PS: I think I know how my quick patch broke the debug display for timing... Will look into it again later.

rv6502
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Re: Emulation and sync behaviour of a CRT monitor

Post by rv6502 » Sun Nov 24, 2019 2:01 am

Adding from the AD725.pdf data sheet:
If no equalization or serration pulses
are included in the HSYNC input there won’t be any in the
outputs. Although sync signals without equalization and serration pulses do not technically meet the video standards’ specifications, many monitors do not require these pulses in order to
display good pictures. The decision whether to include these
signals is a system trade-off between cost and complexity and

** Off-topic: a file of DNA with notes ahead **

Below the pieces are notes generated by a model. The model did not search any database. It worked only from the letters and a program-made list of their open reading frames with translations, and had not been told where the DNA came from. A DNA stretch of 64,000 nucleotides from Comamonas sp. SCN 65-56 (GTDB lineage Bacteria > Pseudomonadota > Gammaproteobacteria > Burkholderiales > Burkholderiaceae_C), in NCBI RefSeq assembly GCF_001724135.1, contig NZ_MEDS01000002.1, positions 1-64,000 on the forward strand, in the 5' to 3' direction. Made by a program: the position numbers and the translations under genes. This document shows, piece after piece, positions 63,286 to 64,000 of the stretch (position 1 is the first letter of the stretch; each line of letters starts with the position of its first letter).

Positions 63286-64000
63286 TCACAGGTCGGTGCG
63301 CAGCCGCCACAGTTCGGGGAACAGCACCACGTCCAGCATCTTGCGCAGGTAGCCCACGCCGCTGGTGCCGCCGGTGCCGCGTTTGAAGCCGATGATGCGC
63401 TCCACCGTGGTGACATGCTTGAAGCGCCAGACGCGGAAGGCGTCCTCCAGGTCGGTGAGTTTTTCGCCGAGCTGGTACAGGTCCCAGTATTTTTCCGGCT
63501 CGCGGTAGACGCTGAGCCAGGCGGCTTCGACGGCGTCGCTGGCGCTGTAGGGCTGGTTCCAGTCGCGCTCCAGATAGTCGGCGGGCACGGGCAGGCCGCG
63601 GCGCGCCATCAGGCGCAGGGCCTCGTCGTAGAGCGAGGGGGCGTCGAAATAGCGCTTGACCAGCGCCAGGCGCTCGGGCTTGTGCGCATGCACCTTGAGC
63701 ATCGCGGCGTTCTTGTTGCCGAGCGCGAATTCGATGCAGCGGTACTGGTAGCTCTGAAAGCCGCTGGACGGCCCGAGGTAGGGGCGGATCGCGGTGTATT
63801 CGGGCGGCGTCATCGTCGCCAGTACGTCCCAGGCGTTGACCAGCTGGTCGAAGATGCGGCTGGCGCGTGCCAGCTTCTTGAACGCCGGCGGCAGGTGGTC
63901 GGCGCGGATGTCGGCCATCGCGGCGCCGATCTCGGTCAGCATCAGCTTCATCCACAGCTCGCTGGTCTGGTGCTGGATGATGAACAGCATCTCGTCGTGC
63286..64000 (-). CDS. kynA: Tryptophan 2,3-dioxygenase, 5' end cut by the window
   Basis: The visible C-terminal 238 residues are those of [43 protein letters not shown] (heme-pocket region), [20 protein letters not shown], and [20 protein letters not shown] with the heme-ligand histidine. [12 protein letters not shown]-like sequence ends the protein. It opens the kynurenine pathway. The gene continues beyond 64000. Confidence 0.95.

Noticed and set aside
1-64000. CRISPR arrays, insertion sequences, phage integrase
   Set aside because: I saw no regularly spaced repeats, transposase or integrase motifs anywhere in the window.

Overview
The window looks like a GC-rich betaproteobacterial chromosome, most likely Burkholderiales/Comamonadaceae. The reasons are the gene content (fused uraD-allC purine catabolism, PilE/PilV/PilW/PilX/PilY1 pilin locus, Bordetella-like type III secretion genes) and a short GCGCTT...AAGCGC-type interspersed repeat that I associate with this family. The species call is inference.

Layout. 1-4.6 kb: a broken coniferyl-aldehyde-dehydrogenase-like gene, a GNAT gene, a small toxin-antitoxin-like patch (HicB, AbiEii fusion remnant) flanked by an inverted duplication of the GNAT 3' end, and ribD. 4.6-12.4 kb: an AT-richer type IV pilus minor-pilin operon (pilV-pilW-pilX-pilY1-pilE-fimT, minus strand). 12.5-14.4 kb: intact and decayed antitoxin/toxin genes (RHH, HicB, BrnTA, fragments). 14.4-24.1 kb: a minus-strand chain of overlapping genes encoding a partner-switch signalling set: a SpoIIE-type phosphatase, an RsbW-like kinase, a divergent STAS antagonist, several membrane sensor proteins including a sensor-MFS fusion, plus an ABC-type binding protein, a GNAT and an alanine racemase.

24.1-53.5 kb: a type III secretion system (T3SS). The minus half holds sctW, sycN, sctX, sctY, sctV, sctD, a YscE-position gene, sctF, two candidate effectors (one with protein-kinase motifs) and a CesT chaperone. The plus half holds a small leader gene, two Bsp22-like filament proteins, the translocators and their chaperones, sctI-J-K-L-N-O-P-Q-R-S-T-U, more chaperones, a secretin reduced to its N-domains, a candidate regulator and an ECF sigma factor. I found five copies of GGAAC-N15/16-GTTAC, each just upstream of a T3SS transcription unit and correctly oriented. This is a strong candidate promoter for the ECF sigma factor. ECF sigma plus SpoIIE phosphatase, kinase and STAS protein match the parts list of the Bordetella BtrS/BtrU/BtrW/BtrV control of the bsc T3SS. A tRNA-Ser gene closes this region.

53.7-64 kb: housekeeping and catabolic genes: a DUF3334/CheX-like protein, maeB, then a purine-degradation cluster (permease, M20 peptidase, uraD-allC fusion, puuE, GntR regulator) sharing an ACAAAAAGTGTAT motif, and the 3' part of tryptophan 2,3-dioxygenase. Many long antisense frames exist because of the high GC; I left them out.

adhering strictly to the video standards.
They're covering their butt by saying "many monitors": I have yet to see one display, be it CRT, LCD, or capture card that requires the serration & equalising pulses.

And from personal experience hsync pulses are not even necessary during vsync. It can just be held low for the entire vblank period. (I still output the syncs on Uzebox because I thought that was what the emulator didn't like and didn't remove them tho)

Old video titlers are one piece of hardware that I can see having an issue with the cheats as they need to line up their signal very precisely.

But all in all, it's about TV trying their best to show a good picture despite terrible radio signals and using cheap designs that ignore unnecessary parts of the standard.

Considering how damaged old VCR tape signals are :lol:

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Re: Emulation and sync behaviour of a CRT monitor